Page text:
Provided by: torsocks_1.2-1_amd64 bug

NAME

       torsocks.conf - configuration file for torsocks(8)

SUMMARY

       By  default,  torsocks  will  assume  that it should connect to the SOCKS proxy running at
       127.0.0.1 on port 9050. This is the default address and port for  Tor's  socks  server  on
       most  installations.  If  you  are  running  a normal Tor installation and have no special
       requirements, then you should not need to create, edit or invoke a configuration file when
       using torsocks.

       Your  installation  of torsocks includes a default configuration file that contains values
       sensible for use with most Tor installations. The installation location for  your  default
       configuration file is:

         /etc/torsocks.conf

       In   order   to   use  a  configuration  file,  you  must  set  the  environment  variable
       TORSOCKS_CONF_FILE with the location of the file.

       If TORSOCKS_CONF_FILE is not set, torsocks will attempt to read the configuration file  at
       /etc/torsocks.conf.  If  that file cannot be read, torsocks will use sensible defaults for
       most Tor installations, i.e. it will assume that you want to use a SOCKS proxy running  at
       127.0.0.1 (localhost) on port 9050.

       An  example  of  typical  usage is provided under the 'example' heading at the end of this
       manual page. The script 'usewithtor' provided with your  torsocks  installation  will  set
       this  environment  variable  for  you,  and load the configuration file provided with your
       installation.

       If you want to use a custom file in a different location, you should set  the  environment
       variable yourself and then use the torsocks command, rather than usewithtor.

OVERVIEW

       The  configuration  for torsocks can be anything from two lines to hundreds of lines based
       on the needs at any particular site. The basic idea is to define any networks the  machine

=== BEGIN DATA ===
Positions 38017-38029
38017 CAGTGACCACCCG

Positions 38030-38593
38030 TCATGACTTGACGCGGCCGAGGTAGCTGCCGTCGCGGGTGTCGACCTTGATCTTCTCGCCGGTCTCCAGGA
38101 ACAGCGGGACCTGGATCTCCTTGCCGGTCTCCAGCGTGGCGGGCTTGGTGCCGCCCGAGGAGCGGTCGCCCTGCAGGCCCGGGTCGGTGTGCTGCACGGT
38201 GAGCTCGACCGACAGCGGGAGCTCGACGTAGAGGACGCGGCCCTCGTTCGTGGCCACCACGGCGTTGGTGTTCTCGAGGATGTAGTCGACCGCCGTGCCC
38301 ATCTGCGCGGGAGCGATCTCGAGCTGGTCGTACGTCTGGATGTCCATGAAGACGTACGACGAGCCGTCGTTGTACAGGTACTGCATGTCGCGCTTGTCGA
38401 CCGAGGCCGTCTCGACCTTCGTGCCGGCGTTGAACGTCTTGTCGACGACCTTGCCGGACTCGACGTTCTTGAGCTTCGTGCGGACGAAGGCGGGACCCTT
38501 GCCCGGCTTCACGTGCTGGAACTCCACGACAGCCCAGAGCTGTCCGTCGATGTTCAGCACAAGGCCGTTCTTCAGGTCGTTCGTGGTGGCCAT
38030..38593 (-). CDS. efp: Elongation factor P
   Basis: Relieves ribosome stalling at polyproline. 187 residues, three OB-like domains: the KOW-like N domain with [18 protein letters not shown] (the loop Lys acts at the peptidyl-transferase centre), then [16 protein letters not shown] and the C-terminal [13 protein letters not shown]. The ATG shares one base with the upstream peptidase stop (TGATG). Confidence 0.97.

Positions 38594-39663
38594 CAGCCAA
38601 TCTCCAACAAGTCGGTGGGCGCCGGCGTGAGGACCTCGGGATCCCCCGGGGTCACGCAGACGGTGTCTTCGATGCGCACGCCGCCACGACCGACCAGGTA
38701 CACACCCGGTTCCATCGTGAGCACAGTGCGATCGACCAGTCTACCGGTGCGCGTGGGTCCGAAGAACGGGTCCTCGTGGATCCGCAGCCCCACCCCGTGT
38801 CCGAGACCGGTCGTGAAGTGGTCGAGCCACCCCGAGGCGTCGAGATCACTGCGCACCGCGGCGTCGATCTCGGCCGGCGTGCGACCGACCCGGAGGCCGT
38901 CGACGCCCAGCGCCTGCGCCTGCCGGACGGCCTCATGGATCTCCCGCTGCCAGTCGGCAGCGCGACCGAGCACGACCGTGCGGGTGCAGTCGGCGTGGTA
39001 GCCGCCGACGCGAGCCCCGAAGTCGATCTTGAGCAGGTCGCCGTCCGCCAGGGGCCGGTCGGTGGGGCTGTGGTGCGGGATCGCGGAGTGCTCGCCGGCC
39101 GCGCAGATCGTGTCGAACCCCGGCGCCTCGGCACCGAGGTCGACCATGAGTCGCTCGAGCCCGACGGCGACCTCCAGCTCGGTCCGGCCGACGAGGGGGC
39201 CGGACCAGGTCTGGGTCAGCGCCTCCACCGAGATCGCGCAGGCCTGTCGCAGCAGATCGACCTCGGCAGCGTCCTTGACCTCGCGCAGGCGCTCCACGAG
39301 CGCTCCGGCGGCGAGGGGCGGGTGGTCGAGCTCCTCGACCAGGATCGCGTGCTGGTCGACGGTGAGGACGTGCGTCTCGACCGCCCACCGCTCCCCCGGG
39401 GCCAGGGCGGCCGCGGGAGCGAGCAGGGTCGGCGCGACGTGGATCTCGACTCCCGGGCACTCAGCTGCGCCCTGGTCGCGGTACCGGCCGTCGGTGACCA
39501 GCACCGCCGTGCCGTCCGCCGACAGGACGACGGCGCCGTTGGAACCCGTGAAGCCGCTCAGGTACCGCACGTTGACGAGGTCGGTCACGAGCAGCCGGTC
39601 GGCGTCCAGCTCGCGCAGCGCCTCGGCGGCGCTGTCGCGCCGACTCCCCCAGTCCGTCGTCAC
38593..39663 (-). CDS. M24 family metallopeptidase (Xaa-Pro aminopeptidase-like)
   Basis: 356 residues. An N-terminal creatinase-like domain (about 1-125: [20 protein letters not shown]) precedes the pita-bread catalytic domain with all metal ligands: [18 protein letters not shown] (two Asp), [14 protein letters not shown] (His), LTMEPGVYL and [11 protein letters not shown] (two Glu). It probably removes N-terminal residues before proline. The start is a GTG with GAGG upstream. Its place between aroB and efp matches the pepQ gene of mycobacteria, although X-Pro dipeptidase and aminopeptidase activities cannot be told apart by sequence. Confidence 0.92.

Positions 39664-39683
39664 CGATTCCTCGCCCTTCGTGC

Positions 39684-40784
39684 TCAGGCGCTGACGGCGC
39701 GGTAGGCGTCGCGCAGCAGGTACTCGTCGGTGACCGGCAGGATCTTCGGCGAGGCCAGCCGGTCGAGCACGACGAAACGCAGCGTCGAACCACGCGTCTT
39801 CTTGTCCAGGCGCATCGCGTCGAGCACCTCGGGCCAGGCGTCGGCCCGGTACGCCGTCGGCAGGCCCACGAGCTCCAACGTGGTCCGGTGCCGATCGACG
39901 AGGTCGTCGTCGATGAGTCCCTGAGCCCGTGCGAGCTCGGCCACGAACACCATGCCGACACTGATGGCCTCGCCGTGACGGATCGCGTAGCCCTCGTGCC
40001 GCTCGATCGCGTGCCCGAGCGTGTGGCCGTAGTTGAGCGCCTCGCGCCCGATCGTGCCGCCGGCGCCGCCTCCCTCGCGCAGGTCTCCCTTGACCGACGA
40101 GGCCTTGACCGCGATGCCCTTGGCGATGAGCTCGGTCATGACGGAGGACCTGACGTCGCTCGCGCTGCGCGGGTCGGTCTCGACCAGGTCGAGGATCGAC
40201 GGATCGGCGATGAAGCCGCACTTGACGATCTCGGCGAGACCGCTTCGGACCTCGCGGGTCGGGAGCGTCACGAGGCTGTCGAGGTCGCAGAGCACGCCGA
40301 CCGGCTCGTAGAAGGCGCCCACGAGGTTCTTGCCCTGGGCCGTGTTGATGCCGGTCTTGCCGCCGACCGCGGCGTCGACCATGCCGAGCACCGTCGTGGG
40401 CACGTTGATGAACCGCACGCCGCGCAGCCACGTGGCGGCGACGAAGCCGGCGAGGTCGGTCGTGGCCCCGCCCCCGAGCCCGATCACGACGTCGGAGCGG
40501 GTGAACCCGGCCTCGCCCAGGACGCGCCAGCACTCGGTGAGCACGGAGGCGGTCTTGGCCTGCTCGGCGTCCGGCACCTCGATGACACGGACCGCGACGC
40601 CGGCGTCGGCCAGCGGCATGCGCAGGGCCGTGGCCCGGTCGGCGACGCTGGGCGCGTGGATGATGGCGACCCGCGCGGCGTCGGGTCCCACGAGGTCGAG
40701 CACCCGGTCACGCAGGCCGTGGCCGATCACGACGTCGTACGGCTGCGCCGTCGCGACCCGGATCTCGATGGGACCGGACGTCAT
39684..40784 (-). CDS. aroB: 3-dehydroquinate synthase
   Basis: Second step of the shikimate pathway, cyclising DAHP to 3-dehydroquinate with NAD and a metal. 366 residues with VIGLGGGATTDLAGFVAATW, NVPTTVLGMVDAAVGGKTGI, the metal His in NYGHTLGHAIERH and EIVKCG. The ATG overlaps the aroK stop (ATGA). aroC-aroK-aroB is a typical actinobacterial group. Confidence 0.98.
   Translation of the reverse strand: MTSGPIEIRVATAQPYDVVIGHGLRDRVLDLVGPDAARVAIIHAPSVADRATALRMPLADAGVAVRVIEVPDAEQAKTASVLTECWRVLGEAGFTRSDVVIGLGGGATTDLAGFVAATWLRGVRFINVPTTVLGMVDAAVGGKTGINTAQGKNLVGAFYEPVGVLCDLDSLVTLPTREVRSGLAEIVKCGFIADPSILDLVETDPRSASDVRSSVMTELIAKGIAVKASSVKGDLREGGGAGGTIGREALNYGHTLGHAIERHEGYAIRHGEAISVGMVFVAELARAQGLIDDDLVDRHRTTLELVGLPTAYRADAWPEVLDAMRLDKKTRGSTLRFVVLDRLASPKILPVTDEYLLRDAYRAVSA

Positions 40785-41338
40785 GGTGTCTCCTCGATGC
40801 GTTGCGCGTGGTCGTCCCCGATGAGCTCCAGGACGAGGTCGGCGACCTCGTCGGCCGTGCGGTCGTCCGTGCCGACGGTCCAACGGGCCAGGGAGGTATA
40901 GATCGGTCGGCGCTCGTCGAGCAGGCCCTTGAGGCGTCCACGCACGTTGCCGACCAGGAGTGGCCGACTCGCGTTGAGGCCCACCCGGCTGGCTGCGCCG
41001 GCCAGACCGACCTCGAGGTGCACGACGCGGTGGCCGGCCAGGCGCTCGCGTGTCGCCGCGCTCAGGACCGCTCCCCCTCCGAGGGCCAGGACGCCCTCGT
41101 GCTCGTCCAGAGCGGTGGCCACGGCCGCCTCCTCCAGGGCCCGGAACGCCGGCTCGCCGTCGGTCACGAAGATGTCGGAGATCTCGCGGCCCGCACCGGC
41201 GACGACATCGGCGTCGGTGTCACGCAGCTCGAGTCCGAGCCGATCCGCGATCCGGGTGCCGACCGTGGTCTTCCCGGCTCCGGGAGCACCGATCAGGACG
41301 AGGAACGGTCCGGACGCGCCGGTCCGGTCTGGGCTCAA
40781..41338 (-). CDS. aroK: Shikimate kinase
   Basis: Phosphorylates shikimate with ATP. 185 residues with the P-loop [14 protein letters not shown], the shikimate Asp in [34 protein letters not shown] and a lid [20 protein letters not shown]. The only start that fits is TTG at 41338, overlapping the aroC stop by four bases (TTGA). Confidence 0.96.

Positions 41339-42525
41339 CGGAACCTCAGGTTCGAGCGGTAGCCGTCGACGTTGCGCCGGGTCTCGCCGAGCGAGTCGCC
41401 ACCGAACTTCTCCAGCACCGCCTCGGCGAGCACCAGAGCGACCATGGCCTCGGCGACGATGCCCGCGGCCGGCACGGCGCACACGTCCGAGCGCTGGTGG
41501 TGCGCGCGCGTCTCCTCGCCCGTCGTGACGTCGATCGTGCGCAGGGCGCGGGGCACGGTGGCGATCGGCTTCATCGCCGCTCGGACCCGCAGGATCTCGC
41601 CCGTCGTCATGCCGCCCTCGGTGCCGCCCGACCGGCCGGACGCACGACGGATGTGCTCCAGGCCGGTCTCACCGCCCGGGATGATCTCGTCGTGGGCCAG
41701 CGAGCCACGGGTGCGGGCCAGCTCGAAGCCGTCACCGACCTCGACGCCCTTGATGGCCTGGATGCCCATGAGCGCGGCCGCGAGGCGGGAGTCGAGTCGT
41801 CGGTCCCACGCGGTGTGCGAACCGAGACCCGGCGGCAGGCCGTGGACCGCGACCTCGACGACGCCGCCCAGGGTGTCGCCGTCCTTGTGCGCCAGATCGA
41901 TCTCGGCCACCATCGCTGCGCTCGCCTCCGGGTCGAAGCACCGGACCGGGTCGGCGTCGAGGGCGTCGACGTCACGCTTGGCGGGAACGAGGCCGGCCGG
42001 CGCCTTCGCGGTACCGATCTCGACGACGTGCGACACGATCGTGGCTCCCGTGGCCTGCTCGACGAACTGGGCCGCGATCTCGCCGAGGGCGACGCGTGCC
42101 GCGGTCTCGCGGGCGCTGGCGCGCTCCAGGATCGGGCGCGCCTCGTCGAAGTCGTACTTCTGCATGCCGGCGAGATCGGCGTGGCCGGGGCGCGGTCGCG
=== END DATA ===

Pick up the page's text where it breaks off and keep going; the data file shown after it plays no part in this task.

can  access  directly (i.e without the use of a SOCKS server) and define one or many SOCKS
       servers to be used to access other networks (including a 'default' server).

       Local networks are declared using the 'local' keyword  in  the  configuration  file.  When
       applications  attempt to connect to machines in networks marked as local torsocks will not
       attempt to use a SOCKS server to negotiate the connection.

       Obviously if a connection is not to a locally  accessible  network  it  will  need  to  be
       proxied  over  a  SOCKS  server.  However, many installations have several different SOCKS
       servers to be used to access different internal (and external) networks. For  this  reason
       the configuration file allows the definition of `paths' as well as a default SOCKS server.

       Paths  are  declared as blocks in the configuration file. That is, they begin with a 'path
       {' line in the configuration file and end with a '}' line. Inside  this  block  directives
       should  be  used  to  declare a SOCKS server (as documented later in this manual page) and
       'reaches' directives should be used to declare networks  and  even  destination  ports  in
       those networks that this server should be used to reach. N.B Each path MUST define a SOCKS
       server and contain one or more 'reaches' directives.